Rio Tinto’s BioIron success in low carbon ironmaking

Rio Tinto has proven the effectiveness of its low-carbon iron-making process using ores from its mines in Australia in a small-scale pilot plant, and is now planning a larger-scale pilot plant to further assess its potential to help decarbonise the steel value chain.

The company’s BioIron process uses raw biomass – wheat straw, canola stalks, barley straw, sugar cane bagasse or purpose-grown crops – instead of metallurgical coal as a reductant and microwave energy to convert Pilbara iron ore to metallic iron.

The biomass is blended with iron ore and heated by a combination of combusting gases released by the biomass and high-efficiency microwaves that can be powered by renewable energy.

Over the past 18 months, the process has been tested in Germany by a project team from Rio Tinto, sustainable technology company Metso Outotec, and the University of Nottingham’s Microwave Process Engineering Group.

Work was conducted in a small-scale pilot plant using batches of 1,000 golf ball-sized iron ore and biomass briquettes (pictured), with the results suggesting the process had the potential to support near-zero CO2 steel-making, and could result in net negative emissions if linked with carbon capture and storage.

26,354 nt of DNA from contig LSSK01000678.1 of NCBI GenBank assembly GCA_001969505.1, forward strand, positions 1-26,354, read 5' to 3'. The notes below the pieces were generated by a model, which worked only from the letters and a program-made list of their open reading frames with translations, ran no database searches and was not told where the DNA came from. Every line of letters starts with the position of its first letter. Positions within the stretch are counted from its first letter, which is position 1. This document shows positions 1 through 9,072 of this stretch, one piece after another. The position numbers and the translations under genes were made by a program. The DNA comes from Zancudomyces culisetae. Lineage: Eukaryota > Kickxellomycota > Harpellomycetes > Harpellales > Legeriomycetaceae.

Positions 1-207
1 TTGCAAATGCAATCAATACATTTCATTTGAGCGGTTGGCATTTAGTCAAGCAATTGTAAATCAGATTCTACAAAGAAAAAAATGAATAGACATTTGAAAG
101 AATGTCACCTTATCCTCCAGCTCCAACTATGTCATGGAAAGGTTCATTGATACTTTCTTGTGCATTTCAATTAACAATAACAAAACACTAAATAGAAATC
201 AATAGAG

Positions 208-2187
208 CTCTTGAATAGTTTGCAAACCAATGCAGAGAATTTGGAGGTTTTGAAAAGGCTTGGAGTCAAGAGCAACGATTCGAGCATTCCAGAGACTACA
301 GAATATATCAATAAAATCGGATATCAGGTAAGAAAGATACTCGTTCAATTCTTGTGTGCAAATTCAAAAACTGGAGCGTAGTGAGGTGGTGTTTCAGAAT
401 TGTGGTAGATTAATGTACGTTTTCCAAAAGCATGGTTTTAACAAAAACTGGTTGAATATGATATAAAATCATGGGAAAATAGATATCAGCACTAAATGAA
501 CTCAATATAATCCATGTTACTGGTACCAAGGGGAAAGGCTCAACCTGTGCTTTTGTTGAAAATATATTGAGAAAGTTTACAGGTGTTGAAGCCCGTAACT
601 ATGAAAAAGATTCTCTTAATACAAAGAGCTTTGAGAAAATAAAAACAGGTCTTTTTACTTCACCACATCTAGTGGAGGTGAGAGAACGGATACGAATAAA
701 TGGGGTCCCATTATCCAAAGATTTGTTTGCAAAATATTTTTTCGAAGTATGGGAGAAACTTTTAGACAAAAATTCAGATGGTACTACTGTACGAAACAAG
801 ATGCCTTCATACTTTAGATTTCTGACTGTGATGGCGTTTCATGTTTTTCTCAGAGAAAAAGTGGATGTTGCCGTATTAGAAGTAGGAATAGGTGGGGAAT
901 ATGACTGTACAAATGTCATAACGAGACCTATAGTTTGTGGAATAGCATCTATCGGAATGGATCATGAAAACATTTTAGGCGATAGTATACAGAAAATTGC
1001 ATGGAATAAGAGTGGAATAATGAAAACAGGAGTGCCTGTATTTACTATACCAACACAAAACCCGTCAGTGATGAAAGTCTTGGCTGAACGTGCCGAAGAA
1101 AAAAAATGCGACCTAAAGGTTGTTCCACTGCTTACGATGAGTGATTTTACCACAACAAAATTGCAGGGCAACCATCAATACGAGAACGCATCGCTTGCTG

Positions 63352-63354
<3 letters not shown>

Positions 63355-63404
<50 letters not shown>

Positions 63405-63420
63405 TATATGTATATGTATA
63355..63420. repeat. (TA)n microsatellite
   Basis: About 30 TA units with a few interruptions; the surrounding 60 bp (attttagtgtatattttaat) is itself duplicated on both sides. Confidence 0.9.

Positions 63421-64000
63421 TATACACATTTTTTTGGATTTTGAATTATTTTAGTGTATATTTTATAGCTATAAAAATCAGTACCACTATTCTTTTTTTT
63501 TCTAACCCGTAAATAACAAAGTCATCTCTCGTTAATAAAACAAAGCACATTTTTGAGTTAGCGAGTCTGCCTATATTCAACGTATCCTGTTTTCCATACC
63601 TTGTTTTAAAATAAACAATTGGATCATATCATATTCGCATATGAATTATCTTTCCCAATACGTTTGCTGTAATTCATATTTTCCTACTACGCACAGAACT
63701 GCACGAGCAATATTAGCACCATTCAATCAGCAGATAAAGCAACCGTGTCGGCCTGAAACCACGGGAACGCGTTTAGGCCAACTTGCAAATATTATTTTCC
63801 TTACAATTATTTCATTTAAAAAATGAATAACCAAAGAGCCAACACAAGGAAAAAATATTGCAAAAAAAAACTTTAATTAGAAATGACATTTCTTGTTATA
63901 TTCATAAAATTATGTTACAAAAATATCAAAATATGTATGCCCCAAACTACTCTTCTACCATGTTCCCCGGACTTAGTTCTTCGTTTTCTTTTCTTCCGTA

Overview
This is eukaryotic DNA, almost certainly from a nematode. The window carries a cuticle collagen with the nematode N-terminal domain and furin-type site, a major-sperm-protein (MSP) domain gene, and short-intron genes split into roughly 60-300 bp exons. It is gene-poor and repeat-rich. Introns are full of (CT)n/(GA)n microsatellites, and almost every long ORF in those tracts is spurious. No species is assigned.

Rio Tinto Chief Commercial Officer Alf Barrios said: “Finding low-carbon solutions for iron and steelmaking is critical for the world as we tackle the challenges of climate change – proving BioIron works at this scale is an exciting development given the implications it could have for global decarbonisation.

“The results from this initial testing phase show great promise and demonstrate that the BioIron process is well suited to Pilbara iron ore fines.”

BioIron’s potential was confirmed in an independent technical review by engineering firm Hatch.

The BioIron process will now be tested in a continuous pilot plant with a capacity of one tonne per hour – design of the pilot plant is underway and Rio Tinto is considering suitable locations for its construction.

Rio Tinto said in a statement it was aware of the complexities around the use of biomass supply and was working to ensure only sustainable sources of biomass are used.

Initially, the company has ruled out sources that support the logging of old growth and High Conservation Value forests.

Picture: Rio Tinto

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